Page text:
Do Come Bets Really Have An Advantage Over The House At The Craps Table?
Come Bet Ramblings - Part 1
Since this is my first article, I thought I would give you a little background. Craps is a relatively new game for me. I have only been playing it for about 14 years. Blackjack was my first love. After getting killed at the game on my first visit to Las Vegas in the late 70s, I did some research and found that with the proper play and a little keen observation, one could actually get an edge at the game of Blackjack.
I could not, however, find anything that could give an edge at craps. I read books, tried several systems, but nothing seemed to work. Then, about the time I read a couple of Frank Scoblete's books about the Captain and the 5-Count, I also participated in the predecessor to the Golden Touch™ Crap's course. I saw that there was a way to get an edge in craps. I practiced, I practiced and I practiced some more. It paid off. Now craps is my game of choice with blackjack, video poker, and other table games as backups.
OK, enough about me and on to the "Come Bet Ramblings."
Those familiar with Frank Scoblete's writings know that one of the most basic teachings is the use of the 5-Count on unknown or truly random dice throwers. It is a method to prolong your bankroll, keep your comp rating high, and allows you to be on a hot roll every time one happens. Now, The Captain - the inventor of the 5-Count - has two different variations of betting that can be used. You can use Place betting of the 6 and 8, or you can use two or three Come bets with odds.
The house edge on placing the six and eight is 1.52 percent. While this is about three times the house edge in blackjack with perfect basic strategy play, it is the best Place bet available. Pass line and Come bets with no odds have a 1.41 percent house edge and as such are a slightly better bet. The house edge actually drops below the house edge for blackjack if you back up your Pass/Come bet with double odds. So, obviously this is the best method to use when utilizing the 5-Count. (Assuming you are betting the same amount of money.)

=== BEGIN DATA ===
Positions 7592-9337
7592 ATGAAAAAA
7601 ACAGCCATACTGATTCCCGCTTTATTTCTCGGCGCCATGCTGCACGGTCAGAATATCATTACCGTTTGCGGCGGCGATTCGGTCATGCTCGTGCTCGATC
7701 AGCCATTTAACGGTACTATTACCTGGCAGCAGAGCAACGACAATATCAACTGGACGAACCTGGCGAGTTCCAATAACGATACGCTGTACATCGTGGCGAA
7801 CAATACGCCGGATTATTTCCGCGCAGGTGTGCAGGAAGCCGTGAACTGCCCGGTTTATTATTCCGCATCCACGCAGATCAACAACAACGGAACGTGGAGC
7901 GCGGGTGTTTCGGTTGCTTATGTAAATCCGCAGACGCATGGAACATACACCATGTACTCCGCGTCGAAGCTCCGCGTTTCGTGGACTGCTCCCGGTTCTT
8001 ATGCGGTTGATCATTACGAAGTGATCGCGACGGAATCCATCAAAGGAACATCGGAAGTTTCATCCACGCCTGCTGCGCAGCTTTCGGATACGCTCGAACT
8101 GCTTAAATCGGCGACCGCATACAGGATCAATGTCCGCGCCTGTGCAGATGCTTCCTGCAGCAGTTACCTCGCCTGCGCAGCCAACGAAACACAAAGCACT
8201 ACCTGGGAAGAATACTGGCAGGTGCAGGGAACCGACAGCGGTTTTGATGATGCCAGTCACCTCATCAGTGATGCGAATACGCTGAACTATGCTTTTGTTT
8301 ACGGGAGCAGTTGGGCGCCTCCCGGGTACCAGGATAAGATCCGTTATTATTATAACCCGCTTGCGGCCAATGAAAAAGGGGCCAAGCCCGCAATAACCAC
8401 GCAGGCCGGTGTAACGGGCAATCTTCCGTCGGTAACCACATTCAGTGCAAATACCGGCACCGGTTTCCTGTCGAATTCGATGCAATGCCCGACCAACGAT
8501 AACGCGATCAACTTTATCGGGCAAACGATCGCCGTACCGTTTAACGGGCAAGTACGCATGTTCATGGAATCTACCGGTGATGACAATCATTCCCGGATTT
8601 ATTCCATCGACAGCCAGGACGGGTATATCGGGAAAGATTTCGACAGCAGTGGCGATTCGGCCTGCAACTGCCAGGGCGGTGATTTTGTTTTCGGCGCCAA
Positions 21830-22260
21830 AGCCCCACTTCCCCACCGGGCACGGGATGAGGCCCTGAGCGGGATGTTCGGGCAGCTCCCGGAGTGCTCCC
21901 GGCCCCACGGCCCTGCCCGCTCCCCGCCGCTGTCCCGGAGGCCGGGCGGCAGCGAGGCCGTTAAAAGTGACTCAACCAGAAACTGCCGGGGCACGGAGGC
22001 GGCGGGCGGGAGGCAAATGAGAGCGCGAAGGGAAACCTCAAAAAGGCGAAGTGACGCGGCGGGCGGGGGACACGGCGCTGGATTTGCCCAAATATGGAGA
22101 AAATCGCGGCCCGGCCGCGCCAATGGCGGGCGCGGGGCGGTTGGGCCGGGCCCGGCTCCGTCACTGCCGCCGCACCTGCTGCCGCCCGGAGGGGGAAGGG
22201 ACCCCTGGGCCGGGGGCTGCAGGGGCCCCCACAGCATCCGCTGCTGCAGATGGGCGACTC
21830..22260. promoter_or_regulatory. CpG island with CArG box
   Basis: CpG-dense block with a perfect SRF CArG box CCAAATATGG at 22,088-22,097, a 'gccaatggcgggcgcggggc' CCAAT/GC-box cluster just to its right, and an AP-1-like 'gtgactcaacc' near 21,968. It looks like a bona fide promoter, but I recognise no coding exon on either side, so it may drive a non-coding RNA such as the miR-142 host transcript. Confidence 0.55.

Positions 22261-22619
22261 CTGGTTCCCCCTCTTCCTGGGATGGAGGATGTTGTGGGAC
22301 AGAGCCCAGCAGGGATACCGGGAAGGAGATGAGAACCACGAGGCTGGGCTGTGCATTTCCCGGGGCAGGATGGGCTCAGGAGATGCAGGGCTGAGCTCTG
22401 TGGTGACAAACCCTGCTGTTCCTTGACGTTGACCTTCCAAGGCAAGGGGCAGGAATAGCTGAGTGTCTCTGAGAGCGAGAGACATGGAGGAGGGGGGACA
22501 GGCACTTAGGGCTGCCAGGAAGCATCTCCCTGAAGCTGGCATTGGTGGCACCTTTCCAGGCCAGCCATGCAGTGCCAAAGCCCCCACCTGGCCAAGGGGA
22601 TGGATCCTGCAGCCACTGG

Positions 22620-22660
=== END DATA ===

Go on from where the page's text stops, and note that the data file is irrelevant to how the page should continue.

The reason for the low house edge is the fact that on the initial Come-Out roll, you have a 2-to-1 advantage over the house. There are eight possible ways to win (six ways to make a 7 and two ways to make an 11) compared to four ways to lose with a 2, 3, or 12. Imagine that, a 2 to 1 advantage! This was the way I decided to go. I would follow the Captain's 5-Count meticulously. Putting out the Come bet after the 3-count was reached, another Come bet after that, add odds when the 5-Count was reached. I did this for months.
But, you know what? It did not seem to me that I was getting anywhere near the 2-to-1 advantage on Come-Out roll decisions when I was actually playing. It did not seem anywhere near that in fact. And what about those Come bets that were lost on a Come-Out 7? Even though the odds were returned, this was emotionally difficult losing all those Come bets.
Was the math wrong? Does one truly experience a 2-to-1 advantage on Come-Out decisions in the real world of casino play? I decided to do some real world research. The results will appear in Part Two in our series on pass line and come bets.
Until then, remember "Birthdays are good for you. The more you have the longer you live."